Book cover of Thunder Run: The Armored Strike to Capture Baghdad

Darin Pepple Author Of Dodgebomb: Outside the Wire in the Second Iraq War

From my list on the Iraq War without fake Hollywood nonsense.

Why am I passionate about this?

Being an Iraq War veteran and former Army officer, I cringe at the prevailing Hollywood cliché that stereotypes everyone that served in Iraq as Special Forces with crazy PTSD or being some broken human being. It’s apparent that popular movies and books on this war were produced without any veteran input, usually done by authors completely unfamiliar with the military and this region. I wrote my book Dodgebomb to insert reality into the narrative—that most servicemembers were regular men and women who expertly fought jihadists, rebuilt this country, and tried to instill democratic self-determination while reconciling impossible political and strategic goals that muddled completing the job.

Darin's book list on the Iraq War without fake Hollywood nonsense

Darin Pepple Why did Darin love this book?

This compelling history of the U.S. Army’s 3rd Infantry Division’s armored spearhead into Baghdad details the coup de main that broke the Saddam’s regime’s grip on Iraq. Rich with exploits of individual soldiers, tank operations, and combat this nonfiction work relates the initial success in the war when victory seemed obtainable in months not years. I thoroughly enjoy this history because it illustrates the early war’s events accurately without politicized narrative and details just how daring and complicated this decisive attack was. If more people read this history, then our society could remember and have a fairer discourse on the Iraq War.

By David Zucchino,

Why should I read it?

1 author picked Thunder Run as one of their favorite books, and they share why you should read it.

What is this book about?

“A Pulitzer Prize–winning reporter provides a brilliant account of the harrowing drive into Baghdad by an American armor brigade.” —Seattle Post-Intelligencer
 
Based on reporting that was a finalist for the Pulitzer Prize, Thunder Run chronicles one of the boldest gambles in modern military history: the surprise assault on Baghdad by the Spartan Brigade, the Second Brigade of the Third Infantry Division (Mechanized). Three battalions and fewer than a thousand men launched a violent thrust of tanks and Bradley Fighting Vehicles into the heart of a city of five million people—and in three days of bloody combat ended the Iraqi war.…


Book cover of Generation Kill: Devil Dogs, Ice Man, Captain America, and the New Face of American War

Jerry Stahl Author Of Nein, Nein, Nein!: One Man's Tale of Depression, Psychic Torment, and a Bus Tour of the Holocaust

From my list on turning insane personal history into entertainment.

Why am I passionate about this?

Jerry Stahl is an American novelist and screenwriter. His latest release, Nein, Nein, Nein! One Man’s Tale of Depression, Psychis Torment, and a Bus Tour of the Holocaust relieves Stahl’s group tour to concentration camps in Poland and Germany. He has written a number of novels including Perv: A Love Story, Plainclothes Naked, I, Fatty, Pain Killers, Bad Sex on Speed, and Happy Mutant Baby Pills: A NovelStahl got this start publishing short fiction, winning a Pushcart Prize in 1976 for a story in the Transatlantic Review. His 1995 memoir Permanent Midnight was adapted into a film starring Ben Stiller as well as the screenplay for Bad Boys II, starring Will Smith and Martin Lawrence.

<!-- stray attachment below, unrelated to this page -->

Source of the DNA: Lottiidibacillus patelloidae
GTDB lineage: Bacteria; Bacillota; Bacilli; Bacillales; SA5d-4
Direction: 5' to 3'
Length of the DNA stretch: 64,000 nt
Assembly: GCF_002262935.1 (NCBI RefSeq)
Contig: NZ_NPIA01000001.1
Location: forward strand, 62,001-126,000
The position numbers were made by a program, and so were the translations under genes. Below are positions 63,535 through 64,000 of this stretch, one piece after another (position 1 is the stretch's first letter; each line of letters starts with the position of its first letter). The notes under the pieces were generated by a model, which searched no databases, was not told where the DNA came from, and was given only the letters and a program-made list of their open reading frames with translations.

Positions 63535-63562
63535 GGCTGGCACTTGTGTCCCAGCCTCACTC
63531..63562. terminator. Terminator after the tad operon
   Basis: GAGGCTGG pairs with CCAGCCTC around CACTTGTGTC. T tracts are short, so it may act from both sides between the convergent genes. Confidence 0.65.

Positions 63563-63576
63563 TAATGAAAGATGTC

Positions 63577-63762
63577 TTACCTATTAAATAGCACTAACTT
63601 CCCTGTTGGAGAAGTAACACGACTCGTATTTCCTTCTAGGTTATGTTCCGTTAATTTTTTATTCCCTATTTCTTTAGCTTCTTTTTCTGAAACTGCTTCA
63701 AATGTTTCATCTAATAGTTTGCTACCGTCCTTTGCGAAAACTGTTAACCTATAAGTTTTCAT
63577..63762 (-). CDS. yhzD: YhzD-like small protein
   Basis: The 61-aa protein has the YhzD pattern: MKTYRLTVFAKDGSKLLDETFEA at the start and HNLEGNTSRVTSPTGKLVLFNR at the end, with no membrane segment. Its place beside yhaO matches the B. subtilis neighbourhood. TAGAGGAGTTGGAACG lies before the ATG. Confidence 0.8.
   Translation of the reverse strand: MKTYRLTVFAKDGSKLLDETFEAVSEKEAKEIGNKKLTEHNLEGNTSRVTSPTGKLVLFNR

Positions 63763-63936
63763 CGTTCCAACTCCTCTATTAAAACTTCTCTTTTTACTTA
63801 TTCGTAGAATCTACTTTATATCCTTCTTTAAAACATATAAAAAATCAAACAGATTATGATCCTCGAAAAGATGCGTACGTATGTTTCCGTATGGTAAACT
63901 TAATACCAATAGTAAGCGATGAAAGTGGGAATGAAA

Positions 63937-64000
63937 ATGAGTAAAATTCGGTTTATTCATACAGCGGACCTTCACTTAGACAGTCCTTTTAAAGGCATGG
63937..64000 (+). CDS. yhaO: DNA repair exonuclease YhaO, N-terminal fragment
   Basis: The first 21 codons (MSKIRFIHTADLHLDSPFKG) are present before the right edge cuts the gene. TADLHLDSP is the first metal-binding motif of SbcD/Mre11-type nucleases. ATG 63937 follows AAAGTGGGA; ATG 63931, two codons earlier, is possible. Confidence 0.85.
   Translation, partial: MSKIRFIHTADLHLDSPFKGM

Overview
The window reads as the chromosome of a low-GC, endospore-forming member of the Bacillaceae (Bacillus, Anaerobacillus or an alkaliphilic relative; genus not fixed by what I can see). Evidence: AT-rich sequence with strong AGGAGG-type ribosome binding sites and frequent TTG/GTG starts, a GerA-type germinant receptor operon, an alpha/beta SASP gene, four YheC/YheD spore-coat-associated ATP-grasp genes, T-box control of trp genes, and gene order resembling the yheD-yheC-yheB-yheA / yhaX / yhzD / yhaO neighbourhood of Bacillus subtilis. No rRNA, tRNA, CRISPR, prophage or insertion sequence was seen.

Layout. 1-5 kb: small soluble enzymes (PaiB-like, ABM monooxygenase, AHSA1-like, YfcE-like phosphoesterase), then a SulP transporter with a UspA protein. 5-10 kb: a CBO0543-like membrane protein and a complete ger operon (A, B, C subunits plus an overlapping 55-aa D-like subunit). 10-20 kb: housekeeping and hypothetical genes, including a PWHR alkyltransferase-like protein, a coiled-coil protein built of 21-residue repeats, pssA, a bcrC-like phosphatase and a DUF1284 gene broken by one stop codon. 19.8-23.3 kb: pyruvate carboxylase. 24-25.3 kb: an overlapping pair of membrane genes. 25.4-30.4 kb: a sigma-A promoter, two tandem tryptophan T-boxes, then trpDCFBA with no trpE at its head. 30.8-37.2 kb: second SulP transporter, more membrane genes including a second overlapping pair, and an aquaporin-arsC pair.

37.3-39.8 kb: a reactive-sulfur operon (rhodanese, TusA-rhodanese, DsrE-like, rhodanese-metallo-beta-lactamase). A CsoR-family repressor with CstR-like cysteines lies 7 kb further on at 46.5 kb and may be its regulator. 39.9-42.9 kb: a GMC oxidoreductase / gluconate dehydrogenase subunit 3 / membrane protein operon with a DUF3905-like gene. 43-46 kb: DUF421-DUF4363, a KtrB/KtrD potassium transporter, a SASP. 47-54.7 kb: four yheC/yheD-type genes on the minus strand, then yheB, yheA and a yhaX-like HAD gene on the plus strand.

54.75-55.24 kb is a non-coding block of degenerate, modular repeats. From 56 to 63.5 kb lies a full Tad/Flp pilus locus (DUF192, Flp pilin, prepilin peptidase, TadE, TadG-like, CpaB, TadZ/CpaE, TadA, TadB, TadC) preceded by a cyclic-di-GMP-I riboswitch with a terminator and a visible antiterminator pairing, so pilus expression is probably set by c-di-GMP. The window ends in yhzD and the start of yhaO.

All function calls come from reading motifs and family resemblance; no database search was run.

Jerry's book list on turning insane personal history into entertainment

Jerry Stahl Why did Jerry love this book?

Technically the reportage of a Rolling Stone writer embedded with Marines 2002, Evan Wright’s first-person account of young men at war is, in some ways, as much a story of the author’s experience of W’s nation building as it the story of the soldiers themselves. Wright earned the respect of the men he rolled with by riding on point, or in the lead vehicle, where he was sure to take enemy fire. It’s his description of what drove him to face such danger that makes the writer at once relatable and brave: “Partly it was about not losing face. I reverted to like, a twelve-year-old on the playground. I wouldn’t back down. And there were times when I knew we’d be shot at, and I’d fantasize about getting taken out of being embedded. But then I’d make it through and not be injured, and I’d be flooded with this deep…

By Evan Wright,

Why should I read it?

1 author picked Generation Kill as one of their favorite books, and they share why you should read it.

What is this book about?

Based on Evan Wright's National Magazine Award-winning story in Rolling Stone, this is the raw, firsthand account of the 2003 Iraq invasion that inspired the HBO (R) original mini-series.

Within hours of 9/11, America's war on terrorism fell to those like the twenty-three Marines of the First Recon Battalion, the first generation dispatched into open-ended combat since Vietnam. They were a new pop-culture breed of American warrior unrecognizable to their forebears-soldiers raised on hip hop, video games and The Real World. Cocky, brave, headstrong, wary and mostly unprepared for the physical, emotional and moral horrors ahead, the "First Suicide Battalion"…


Book cover of The U.S. Army in the Iraq War Volume 1: Invasion Insurgency Civil War 2003 – 2006

Kenneth M. Pollack Author Of Armies of Sand: The Past, Present, and Future of Arab Military Effectiveness

From my list on Middle East military history.

Why am I passionate about this?

After college I joined the CIA. They assigned me to the Iran-Iraq military account so I had a front-row seat for the Persian Gulf War. I went on to do two tours at the NSC and a quick stop at DoD in between, all working on Middle East political and security issues. I was unexpectedly thrown out by Bush II in 2001 and so had to flee to the think tank world. I’ve since written ten books on the political-military affairs of the Middle East and am now working on my eleventh, a history of the U.S. and Iraq since 1979 titled The Iraq Wars.